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OctoPrint plug-in for laser PCB exposure with Ultimaker

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I own two Ultimaker 2+ and have created a laser attachment for the print head and a control board plus scripts to expose PCBs with the Ultimaker.

It's a small UM firmware mod (on basis of the tinker firmware) that give a "sync" signal on one of the extension ports of the Ultimaker mainboard and a Arduino based controller (Arduino Pro Micro, the quite small thingy) that receives the pixels via USB/serial connection (for example from a Raspberry Pi that's running OctoPrint in parallel) and "streams" them to the laser driver upon receiving the sync signal from the UM.

Essentially the print head is moving with constant speed left-to-right and the laser is switched by the controller independently matching that speed.

So the core idea is to use the mechanics of the Ultimaker 2, but aside of the sync signal not do any larger mods to it. Which even makes it a universal solution for any precise mechanic like that.

I had done one try to get the pixel streaming into the firmware, but there is a conflict between the timer interrupts for motor control and the pixel streaming coming up. Possibly doable to untangle that, but that felt like a painful road so I decided for that external controller, simplifying the thing enormously.

With that solution I can achieve results down to 3-4mil of resolution which is much better than what I could achieve with the regular film printing & exposure methods or toner transfer. See attached photos (thanks to Henner Zeller the creator of the LDgraphy laser exposure device for the excellent test pattern, https://github.com/hzeller/ldgraphy).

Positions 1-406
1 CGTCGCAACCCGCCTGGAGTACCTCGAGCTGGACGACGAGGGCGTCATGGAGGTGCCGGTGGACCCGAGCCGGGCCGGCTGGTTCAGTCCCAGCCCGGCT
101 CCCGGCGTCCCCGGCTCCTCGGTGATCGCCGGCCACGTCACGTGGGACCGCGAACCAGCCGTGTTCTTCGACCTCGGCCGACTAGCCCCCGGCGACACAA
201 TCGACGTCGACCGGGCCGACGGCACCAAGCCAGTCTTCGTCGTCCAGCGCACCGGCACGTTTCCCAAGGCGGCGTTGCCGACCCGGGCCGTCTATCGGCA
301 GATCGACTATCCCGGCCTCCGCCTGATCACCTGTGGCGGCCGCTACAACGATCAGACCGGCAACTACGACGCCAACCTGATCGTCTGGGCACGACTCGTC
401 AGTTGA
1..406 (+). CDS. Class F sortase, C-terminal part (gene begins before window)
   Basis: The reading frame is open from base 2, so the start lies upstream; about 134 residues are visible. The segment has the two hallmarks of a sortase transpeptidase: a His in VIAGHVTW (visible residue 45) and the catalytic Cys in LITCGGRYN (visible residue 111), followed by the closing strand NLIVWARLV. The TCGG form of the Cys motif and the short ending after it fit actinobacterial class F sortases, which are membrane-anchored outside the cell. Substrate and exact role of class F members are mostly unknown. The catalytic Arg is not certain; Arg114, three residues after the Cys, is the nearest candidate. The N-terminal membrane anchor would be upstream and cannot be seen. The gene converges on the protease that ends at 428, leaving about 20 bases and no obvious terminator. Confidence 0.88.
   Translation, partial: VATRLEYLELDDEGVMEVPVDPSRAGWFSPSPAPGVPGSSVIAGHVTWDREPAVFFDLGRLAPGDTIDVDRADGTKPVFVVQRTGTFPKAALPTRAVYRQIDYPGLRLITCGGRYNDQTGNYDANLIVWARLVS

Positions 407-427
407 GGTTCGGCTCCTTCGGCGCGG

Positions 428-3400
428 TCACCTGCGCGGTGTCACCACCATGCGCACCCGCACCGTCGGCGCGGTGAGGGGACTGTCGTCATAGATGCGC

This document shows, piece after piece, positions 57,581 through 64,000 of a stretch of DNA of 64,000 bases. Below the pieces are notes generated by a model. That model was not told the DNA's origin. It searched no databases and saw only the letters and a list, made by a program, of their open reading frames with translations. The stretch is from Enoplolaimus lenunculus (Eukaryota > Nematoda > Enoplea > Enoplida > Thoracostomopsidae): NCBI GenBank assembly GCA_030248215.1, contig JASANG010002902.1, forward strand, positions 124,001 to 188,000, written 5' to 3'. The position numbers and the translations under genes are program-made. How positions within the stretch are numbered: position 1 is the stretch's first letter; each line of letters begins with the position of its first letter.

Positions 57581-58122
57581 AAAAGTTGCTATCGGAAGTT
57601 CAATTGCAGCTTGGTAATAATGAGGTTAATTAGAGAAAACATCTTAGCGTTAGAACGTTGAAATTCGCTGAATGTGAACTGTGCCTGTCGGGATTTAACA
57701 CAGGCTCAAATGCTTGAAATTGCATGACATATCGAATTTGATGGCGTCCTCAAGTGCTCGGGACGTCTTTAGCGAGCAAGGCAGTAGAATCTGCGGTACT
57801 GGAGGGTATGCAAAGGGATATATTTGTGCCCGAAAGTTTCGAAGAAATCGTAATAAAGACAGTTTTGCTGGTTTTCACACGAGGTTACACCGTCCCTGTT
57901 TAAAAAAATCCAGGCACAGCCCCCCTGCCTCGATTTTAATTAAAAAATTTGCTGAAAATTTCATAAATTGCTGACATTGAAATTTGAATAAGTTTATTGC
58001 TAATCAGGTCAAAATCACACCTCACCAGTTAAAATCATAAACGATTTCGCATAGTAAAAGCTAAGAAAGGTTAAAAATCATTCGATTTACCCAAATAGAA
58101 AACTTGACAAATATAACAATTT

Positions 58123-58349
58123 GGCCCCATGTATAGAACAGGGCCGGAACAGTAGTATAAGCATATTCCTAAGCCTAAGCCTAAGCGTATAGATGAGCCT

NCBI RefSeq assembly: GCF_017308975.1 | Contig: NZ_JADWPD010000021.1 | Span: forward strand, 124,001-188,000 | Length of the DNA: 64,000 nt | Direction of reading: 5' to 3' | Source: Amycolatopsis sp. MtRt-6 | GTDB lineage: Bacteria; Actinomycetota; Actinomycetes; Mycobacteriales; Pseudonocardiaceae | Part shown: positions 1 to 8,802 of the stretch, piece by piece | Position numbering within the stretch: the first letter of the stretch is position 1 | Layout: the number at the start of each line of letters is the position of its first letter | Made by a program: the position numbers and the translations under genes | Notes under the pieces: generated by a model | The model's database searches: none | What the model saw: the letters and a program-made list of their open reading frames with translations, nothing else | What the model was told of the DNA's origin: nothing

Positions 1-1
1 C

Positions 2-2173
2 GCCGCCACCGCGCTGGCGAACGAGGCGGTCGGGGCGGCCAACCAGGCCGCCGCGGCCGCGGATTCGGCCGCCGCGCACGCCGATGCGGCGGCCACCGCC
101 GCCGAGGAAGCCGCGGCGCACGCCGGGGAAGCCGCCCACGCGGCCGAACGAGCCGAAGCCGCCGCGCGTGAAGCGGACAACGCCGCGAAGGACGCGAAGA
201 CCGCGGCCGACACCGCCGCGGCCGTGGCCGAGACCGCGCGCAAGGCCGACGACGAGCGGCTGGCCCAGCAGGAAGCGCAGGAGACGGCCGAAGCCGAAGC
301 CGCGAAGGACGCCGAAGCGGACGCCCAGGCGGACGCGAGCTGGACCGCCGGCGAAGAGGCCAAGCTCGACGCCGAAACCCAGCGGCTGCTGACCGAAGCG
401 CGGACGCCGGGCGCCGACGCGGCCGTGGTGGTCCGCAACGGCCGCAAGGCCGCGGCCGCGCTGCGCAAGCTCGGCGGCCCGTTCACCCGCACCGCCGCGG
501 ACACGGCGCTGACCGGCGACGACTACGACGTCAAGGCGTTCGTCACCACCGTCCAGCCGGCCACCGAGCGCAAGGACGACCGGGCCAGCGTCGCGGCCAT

Video of the exposure process:


That for the background, now to the question that I have.

Currently the creation of the G-Code for the printer and the "bitstream" file are plain Python scripts I have to call, transfer the files to the OctoPi, run my "bit streamer" and start OctoPi with the G-Code file. Pretty manual process.

Now I would like to integrate all this into a OctoPrint plug-in to use OctoPi as a central UI. That would be much more transparent and comfortable and could also provide the calibration tools to adjust PCB position and focus height in a few clicks.

Would anyone be interested to join in to develop and test this?




P.S. the holder of the laser head attachment bases on the Mark 2 dual head magnetic plate, so it's easily attachable and removable.




Edited by Guest
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it's not yet "compact" enough to make it easily doable in all details. That would be my long-term plan after I straightened out the software part with Octoprint.

Generally the solution consists of:

  • a 150mW 405nm laser diode in a cooling housing, mounted to the UM head using the Mark 2 magnetic plate
  • a laser driver with analog control, i.e. you can switch its power with a voltage of 0-5V from standby-current to 100% (both set via pots on the driver)
  • a low pass filter circuit before the control input of the laser driver to convert 65 kHz PWM to 0-5V
  • a control circuit on basis of a "Pro Micro" (Arduino Leonardo clone) which is connected via its USB port to a Raspberry Pi. The circuit receives the pixels to expose line by line from the Rasperry Pi, gets a "sync" signal from the Ultimaker Mainboard when the line begins. Then it "streams" the pixels out, using PWM to set the power (laser driver control voltage) and switching the PWM off and on for the individual pixels. That in parallel to the move of the UM head.
  • a python script on the Raspberry Pi that sends line by line from a prepared file with pixel data to the Atmega on the control circuit
  • OctoPrint on the Raspberry Pi that send the G-Code to move the head left / right and from one line to the next
  • a python script that converts an input PNG with the circuit to be exposed to the G-code file for the head movements and a file with the pixel data for the "bitstream" script
  • a firmware mod to the Tinker firmware that would send a "sync" signal via an extension port of the UM Mainboard when a certain G-Code parameter is added to a G-Code move
  • a cable plugged into that extension port of the UM board, connecting the control circuit to the sync signal

That's all the components in overview. Currently working (more long-term due to time constraints, will take a few months) on creating a Raspberry Pi hat to sit the control circuit on top of the Raspberry Pi and to add the python scripts to Octoprint as a plugin. That would make it much easier to use.

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